It is hard to read health blogs or magazines these days without coming across a word that is all the rage in sports and the mental health sector alike: nootropics, a term coined by chemist, Dr. Corneliu E. Girugea, who, in the 1960s, chanced upon a number of substances (many of which occur naturally) that could benefit brain health; or more literally nous means ‘mind’, and trepein, means ‘to bend’. Dr. Girugea set out specific criteria that substances or compounds should contain in order to be classified as nootropics, yet since then, the media has classified many so-called illicit ‘super drugs’, as nootropics. In fact, when nootropics stick to the original criteria, they can boost health in many ways.
What is in a Nootropic?
Dr. Girugea stated that a nootropic supplement or food must:
- Enhance learning or memory
- Have a protective effect on the brain against physical or chemical injury
- Have no or very few side-effects
- Increase control mechanisms in the brain
- Boost resistance to the conditions that can interfere with memory and learning
Ironically, Dr. Girugea developed piracetam, which has been used since its development to enhance memory in human beings and forms part of the treatment of ischemia, cognitive impairment, dementia, and stroke. Research has shown, however, that when taken long-term, side-effects can include weight gain, headaches, and nervousness.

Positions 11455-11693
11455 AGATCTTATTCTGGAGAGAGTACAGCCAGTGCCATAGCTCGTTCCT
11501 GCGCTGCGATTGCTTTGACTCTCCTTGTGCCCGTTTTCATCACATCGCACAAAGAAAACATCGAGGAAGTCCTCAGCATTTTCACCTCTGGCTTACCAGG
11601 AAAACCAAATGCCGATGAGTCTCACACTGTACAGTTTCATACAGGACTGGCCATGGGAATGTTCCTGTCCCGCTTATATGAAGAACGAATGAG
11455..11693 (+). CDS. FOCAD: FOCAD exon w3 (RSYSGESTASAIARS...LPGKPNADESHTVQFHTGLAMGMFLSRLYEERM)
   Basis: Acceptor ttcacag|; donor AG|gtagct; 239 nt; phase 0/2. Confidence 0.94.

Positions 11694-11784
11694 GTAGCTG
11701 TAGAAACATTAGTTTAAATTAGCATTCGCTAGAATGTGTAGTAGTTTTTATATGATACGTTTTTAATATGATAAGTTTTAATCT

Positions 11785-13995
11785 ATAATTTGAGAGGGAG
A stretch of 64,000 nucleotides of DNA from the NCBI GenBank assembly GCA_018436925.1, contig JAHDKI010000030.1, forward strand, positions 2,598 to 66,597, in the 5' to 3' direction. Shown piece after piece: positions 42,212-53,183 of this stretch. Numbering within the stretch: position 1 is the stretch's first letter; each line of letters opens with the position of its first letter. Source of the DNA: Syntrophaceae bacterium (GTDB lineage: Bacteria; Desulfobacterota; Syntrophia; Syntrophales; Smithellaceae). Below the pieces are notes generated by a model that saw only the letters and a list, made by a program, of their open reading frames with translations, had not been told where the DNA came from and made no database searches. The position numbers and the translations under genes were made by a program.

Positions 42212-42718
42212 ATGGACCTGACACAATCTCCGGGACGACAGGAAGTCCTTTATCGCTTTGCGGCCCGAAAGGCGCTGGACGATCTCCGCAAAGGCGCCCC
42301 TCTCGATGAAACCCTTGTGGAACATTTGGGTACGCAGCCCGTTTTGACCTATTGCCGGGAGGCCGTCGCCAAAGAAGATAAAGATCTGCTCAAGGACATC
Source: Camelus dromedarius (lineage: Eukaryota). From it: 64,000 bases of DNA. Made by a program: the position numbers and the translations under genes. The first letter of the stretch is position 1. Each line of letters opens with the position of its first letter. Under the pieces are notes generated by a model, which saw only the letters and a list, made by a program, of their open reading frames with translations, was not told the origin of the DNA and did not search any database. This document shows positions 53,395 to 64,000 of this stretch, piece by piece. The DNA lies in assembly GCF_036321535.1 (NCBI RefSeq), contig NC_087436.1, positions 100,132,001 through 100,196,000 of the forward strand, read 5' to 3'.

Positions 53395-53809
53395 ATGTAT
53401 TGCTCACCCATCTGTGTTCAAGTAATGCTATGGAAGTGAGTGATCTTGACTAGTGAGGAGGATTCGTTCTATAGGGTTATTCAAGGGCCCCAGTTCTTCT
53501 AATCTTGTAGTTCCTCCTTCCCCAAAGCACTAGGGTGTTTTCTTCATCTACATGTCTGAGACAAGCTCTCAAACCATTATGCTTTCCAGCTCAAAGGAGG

How do Nootropics Work?
Nootropics modulate a series of neurotransmitters (including dopamine, adrenalin, and noradrenaline), in one of many ways: they can increase the production of specific neurotransmitters, block the effect of a neurotransmitter, or regulate the entire system of neurotransmitters.
Because each nootropic affects the brain in different ways, they have different benefits. Some are used to enhance cognition (choline supplements are said to benefit memory, concentration, focus, energy, etc.); others are thought to enhance creativity by enhancing right and left brain communication (Acetyl L-carnitine is thought to increase acetylcholine and dopamine levels); still others are taken to help slow down the rate of cognitive decline (ginkgo biloba, for instance, was found in one study to provide near equal results in patients with Alzheimer’s, as donepezil).
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Nootropics are sometimes taken to improve sleep; the red vein of kratom, an evergreen tree from Southeast Asia, contains high concentrations of 7-hydroxymitragynine, which is used to enhance sleep and mood, and reduce stress-related conditions such as anxiety and depression.
Nootropics and Side-Effects
Even natural nootropics can have side-effects when taken in excess because many have a stimulating effect. Moreover, not all nootropics enhance brain power, and not all stimulants that do enhance brain power, are nootropics. If you are interested in seeing what nootropics can do for you, it is recommendable to obtain your doctor’s approval and to opt for nootropics that have few or no side-effects.
Nootropics aren’t indicated for every person; athletes, for instance, should avoid them, so as not to have an unfair advantage over competitors.
If you have an upcoming mental or physical challenge ahead and you think that nootropics can give you a little boost, research on a large number of nootropics available, taking them in moderation and under your doctor’s supervision. You may be surprised to find that many nootropics – including caffeine – are all around us, and many are already consuming them to increase alertness and help them brave a sometimes long working day.